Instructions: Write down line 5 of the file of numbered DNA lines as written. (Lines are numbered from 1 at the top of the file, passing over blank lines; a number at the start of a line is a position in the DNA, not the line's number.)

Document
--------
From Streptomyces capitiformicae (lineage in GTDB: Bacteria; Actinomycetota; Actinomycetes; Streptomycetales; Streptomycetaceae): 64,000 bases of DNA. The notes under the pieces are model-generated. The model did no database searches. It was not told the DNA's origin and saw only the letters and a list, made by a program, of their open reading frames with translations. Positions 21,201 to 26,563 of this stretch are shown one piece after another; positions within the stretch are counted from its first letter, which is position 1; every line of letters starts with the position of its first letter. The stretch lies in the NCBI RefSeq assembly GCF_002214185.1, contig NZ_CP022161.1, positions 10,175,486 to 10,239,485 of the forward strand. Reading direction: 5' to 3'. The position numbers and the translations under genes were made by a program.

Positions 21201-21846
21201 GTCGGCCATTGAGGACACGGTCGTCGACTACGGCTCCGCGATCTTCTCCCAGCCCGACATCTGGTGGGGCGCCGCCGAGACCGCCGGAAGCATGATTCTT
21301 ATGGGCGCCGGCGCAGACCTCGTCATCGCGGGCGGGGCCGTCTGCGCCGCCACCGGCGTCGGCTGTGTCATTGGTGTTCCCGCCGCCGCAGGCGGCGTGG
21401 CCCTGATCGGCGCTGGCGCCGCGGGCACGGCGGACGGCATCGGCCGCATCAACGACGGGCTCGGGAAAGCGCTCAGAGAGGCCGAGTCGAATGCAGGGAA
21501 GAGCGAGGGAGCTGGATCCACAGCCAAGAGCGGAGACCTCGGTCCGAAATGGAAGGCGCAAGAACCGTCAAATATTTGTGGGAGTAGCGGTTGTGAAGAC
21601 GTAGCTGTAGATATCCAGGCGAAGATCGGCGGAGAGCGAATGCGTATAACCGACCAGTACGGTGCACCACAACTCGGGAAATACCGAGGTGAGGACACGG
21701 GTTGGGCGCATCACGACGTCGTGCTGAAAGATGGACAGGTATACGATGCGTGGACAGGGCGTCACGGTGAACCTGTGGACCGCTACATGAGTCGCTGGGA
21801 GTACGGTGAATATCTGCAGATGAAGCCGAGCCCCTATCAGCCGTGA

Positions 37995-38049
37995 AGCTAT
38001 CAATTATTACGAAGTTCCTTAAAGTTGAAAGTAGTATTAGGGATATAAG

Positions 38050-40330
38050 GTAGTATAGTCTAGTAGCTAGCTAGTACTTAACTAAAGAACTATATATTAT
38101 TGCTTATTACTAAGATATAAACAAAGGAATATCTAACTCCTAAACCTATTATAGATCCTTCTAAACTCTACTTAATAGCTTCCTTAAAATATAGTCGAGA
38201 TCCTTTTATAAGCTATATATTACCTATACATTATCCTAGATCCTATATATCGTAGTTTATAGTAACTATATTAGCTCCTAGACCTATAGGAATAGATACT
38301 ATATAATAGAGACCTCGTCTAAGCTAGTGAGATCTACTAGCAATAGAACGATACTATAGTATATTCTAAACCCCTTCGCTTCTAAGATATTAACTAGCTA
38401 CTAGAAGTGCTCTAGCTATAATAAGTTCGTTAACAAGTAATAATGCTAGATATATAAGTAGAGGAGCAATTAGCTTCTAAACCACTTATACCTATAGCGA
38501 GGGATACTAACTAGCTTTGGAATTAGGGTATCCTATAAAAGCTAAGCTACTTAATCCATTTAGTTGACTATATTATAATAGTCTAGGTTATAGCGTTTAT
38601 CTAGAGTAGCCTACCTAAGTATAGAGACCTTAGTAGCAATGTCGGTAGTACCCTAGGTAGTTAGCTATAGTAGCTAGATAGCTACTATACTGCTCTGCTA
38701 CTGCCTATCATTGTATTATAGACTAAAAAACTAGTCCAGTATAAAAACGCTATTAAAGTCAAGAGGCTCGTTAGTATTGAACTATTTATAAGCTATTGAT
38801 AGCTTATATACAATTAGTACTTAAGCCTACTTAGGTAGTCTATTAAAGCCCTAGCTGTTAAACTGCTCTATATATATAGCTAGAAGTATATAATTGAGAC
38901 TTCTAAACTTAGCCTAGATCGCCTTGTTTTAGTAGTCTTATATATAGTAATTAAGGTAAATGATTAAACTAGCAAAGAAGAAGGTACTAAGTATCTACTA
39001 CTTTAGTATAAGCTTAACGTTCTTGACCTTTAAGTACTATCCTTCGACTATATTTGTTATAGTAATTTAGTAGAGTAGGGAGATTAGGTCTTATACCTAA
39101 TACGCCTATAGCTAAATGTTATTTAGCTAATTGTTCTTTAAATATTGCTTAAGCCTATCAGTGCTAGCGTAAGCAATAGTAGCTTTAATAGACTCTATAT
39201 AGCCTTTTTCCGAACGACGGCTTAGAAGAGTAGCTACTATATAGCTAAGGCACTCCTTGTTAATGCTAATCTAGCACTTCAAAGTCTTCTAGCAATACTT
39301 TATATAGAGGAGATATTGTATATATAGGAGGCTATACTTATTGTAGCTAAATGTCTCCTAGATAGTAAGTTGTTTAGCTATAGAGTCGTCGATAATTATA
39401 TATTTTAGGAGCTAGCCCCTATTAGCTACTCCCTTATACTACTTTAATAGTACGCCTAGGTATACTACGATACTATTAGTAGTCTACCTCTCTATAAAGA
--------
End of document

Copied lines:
21401 CCCTGATCGGCGCTGGCGCCGCGGGCACGGCGGACGGCATCGGCCGCATCAACGACGGGCTCGGGAAAGCGCTCAGAGAGGCCGAGTCGAATGCAGGGAA